Acoustic guitar can be a challenging instrument to record well. It is, however, pretty easy to record passably. If you take pretty much any microphone you own, put it a few inches away from the guitar and point it at about the 14th fret, it will turn out okay. Sometimes okay is just fine, but for those other occasions, where getting a great recording is the goal, there is quite a bit more to say about the topic.
We’ll start with a quick rundown of the microphones you’re likely to use to record an acoustic guitar, and then talk about some placement ideas with one or two microphones. It’s hard to say what the best mic for recording acoustic guitar is, but we can at least steer you in a good direction.
Dynamic microphones, like the venerable SM57, don’t get used too often recording acoustic guitar. They tend to lack the top-end sparkle that most people like, and don’t usually sound as exciting or life-like. However, a dynamic mic placed close to the instrument can yield a gritty woodiness that is sometimes exactly what you need. Of course, if all you have is an SM57, you can still record your acoustic. You may need to do a little more work with an EQ to get it just right.
Condenser microphones are easily the most popular microphones for recording acoustic guitar. Opinions are split on whether a large diaphragm condenser or a small diaphragm condenser is the best mic for recording acoustic guitar. In truth, it will depend on what you want to accomplish in terms of sound and what kinds of recording limitations you have to deal with that will color you choice.
Broadly speaking, large diaphragm condensers tend to be less precise in their directionality and experience and greater proximity effect, but make up for this by having a lot of pleasing character. Small diaphragm condensers tend to be more precise, often pick up transients a little better, and are generally better about rejecting off-axis noise when using cardioid capsules.
Despite their prized place in many mic lockers, ribbon microphones are not often used while recording acoustic guitar. The smooth, slightly rolled-off top end that make them great for drum overheads and electric guitars tends to make acoustic guitars sound a little dark and sometimes dull. This can be an advantage if the guitar is excessively bright, but for most applications it probably won’t be quite the right sound.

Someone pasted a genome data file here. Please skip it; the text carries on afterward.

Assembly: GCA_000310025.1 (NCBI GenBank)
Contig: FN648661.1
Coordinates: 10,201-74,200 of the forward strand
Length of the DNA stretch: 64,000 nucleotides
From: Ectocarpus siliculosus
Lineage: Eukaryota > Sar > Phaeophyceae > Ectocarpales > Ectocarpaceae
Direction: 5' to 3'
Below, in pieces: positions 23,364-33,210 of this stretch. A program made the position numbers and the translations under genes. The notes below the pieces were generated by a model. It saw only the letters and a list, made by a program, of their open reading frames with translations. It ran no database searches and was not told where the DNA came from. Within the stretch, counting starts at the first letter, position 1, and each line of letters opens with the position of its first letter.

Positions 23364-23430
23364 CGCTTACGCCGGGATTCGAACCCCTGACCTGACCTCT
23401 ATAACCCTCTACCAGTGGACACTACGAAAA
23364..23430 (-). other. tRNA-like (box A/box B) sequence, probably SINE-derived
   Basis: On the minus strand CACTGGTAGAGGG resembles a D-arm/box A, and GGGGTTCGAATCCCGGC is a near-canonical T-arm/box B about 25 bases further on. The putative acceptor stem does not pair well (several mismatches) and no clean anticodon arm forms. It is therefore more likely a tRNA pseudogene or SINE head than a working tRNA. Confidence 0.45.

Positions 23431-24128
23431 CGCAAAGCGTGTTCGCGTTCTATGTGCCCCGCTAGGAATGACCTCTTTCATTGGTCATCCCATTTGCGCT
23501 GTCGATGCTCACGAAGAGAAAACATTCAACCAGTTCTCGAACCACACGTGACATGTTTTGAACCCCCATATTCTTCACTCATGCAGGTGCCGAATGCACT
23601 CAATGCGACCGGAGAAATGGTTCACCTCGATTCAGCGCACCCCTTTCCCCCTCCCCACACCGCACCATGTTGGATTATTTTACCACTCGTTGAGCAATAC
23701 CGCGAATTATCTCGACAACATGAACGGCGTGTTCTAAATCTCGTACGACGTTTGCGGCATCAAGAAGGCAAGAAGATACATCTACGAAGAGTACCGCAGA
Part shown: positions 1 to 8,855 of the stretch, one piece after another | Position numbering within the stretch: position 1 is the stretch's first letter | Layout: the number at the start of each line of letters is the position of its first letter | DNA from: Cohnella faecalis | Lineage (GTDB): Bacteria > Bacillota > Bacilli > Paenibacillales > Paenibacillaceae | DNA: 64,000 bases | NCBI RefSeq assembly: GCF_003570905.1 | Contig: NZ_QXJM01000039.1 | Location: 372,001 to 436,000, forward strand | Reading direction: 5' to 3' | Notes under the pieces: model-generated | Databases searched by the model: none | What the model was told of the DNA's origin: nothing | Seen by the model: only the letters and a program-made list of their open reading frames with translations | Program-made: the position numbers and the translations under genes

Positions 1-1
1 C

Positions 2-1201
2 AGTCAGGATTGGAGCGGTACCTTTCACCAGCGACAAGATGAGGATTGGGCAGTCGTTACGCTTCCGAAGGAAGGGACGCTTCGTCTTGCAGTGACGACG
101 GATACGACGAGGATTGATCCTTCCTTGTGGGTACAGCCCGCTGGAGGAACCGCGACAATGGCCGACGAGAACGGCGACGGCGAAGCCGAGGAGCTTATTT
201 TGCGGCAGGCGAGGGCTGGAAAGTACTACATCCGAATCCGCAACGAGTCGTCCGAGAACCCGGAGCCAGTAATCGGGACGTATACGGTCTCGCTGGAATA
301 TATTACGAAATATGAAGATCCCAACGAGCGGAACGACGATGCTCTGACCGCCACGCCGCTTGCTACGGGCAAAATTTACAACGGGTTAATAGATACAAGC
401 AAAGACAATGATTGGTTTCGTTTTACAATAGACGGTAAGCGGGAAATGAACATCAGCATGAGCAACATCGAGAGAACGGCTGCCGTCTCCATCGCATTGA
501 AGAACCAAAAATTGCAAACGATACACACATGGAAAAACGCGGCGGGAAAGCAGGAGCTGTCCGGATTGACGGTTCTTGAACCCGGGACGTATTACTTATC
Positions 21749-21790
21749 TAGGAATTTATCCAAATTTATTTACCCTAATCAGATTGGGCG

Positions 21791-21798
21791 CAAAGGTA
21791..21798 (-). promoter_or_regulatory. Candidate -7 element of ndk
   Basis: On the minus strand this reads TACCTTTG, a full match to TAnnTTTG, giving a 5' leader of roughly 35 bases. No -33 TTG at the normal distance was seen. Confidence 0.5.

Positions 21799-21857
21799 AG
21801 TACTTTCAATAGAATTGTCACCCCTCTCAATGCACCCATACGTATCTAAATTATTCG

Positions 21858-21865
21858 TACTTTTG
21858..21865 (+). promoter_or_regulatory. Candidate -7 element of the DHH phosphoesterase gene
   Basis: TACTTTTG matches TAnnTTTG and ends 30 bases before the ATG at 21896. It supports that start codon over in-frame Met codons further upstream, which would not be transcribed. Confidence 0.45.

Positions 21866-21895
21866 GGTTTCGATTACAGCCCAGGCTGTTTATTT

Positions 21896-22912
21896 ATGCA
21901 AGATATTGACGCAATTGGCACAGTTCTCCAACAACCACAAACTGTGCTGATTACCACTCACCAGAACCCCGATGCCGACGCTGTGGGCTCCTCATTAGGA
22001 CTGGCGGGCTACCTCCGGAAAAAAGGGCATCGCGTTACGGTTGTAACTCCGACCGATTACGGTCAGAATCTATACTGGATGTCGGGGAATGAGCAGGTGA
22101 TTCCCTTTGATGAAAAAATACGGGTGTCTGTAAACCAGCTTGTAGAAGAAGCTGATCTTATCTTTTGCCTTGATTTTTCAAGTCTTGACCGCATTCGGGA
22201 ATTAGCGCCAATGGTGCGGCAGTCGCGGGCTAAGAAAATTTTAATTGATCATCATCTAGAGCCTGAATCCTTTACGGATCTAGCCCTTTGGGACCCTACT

A good, reliable mic position is a cardioid mic pointing at the 14th fret, about where the neck meets the body. Keep the microphone somewhere between 4 and 12 inches away. You can adjust the sound by rotating the microphone to point at the 14th fret at an angle. The more the microphone is pointed towards the body of the guitar, the more low-end there will be. This is one of the most popular ways of recording acoustic guitar.
Place a microphone, usually cardioid, a few feet straight out from the soundhole. Raise the microphone a little above the “beam” of the soundhole to reduce the amount of bass, or place the microphone deeper into the “beam” to increase the bass. This position can sound more natural, but the farther away you put your microphone, the thinner the sound is and the more the room influences it. If you have a good-sounding room, you’re in luck. If you don’t, you might want to stick to closer microphone techniques.
To try to duplicate what you hear when you play the guitar, try placing a microphone, usually a large diaphragm condenser, over your shoulder pointing down at the guitar. Experiment with different polar patterns to hear more or less of the room you’re recording in.
Take two matched microphones of any polar pattern and space them apart. They should both point at the guitar and, to avoid issues with phase or filtering, they should be about three times as far apart from each other as they around from the guitar.
Typically, that means pointing one at the 14th fret and the other at the bridge and keeping the microphones about 4 inches away from the guitar.
The two microphones will pick up fairly different sounds and give your guitar a lot of depth. Alternatively, you can try spacing the microphones vertically, with one above and one below the sound hole.
If you have a pair of cardioids small-diaphram condensers, you can cross them so that the capsules are directly above each other and pointing at right angles to each other. This will give you a V shape with the capsules at the point of the V.
Aiming the point of the V at about the 14th fret gives you a nicely balanced stereo sound, and because the capsules are right on top of each other, you shouldn’t have to worry about phasing issues.
Don’t be afraid to experiment; any single mic placement can be replaced by an X/Y pair for a more spacious sound. This is a popular Nashville way of recording acoustic guitar.
Named after an early pioneer in audio recording, this technique superficially resembles X/Y placement. Instead of small diaphragm direction microphones, however, we’re going to use a pair of large diaphragm mics using a figure-8 polar pattern.
If your microphones won’t do figure-8, an omni pattern will work almost as well. Position the microphones at right angles to each other, just like in X/Y placement.
This technique gives you more space and room ambiance, and it is suitable to both close and far positions. For many people, this is the best way of recording acoustic guitar, as long as you’re working in a good room.
Don’t forget to try combinations of these placements, as well as blending in a direct signal if you have a guitar with a pickup in it. The most important rule to remember in recording is that your ears are king. If it sounds good, it is good.